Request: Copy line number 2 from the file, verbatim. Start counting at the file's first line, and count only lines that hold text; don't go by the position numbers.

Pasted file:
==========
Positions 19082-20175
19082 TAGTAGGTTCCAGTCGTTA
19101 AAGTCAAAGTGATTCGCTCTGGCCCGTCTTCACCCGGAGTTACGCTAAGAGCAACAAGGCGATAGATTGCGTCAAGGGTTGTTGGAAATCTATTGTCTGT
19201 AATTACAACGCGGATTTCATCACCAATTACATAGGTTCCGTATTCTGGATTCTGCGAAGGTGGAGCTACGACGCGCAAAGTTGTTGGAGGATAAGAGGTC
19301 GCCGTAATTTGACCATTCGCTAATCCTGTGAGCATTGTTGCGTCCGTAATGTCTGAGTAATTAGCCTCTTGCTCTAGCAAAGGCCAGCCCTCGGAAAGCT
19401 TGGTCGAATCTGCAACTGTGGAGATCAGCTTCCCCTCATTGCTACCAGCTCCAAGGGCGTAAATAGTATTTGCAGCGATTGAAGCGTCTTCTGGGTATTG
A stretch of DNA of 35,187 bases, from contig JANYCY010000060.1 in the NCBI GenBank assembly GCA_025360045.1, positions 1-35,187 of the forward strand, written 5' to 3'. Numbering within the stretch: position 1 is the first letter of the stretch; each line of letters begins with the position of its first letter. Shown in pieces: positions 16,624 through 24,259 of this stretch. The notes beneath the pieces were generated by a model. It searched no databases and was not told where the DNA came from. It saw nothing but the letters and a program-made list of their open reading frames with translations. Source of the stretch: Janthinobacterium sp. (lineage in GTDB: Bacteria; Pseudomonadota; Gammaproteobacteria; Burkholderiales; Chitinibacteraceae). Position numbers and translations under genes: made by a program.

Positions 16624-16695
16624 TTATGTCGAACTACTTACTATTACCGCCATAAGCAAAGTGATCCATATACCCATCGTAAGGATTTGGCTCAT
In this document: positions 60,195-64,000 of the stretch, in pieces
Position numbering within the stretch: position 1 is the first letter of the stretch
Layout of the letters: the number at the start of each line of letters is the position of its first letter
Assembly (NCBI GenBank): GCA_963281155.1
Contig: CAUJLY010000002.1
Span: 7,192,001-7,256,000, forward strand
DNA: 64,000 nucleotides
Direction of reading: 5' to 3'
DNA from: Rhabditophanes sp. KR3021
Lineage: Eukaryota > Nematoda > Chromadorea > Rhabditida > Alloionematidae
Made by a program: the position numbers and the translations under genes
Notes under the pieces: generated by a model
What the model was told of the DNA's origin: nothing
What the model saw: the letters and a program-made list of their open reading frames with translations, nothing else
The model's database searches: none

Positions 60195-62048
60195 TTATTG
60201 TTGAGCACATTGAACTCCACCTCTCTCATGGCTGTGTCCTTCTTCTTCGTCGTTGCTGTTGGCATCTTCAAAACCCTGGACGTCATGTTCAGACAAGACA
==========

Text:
19082 TAGTAGGTTCCAGTCGTTA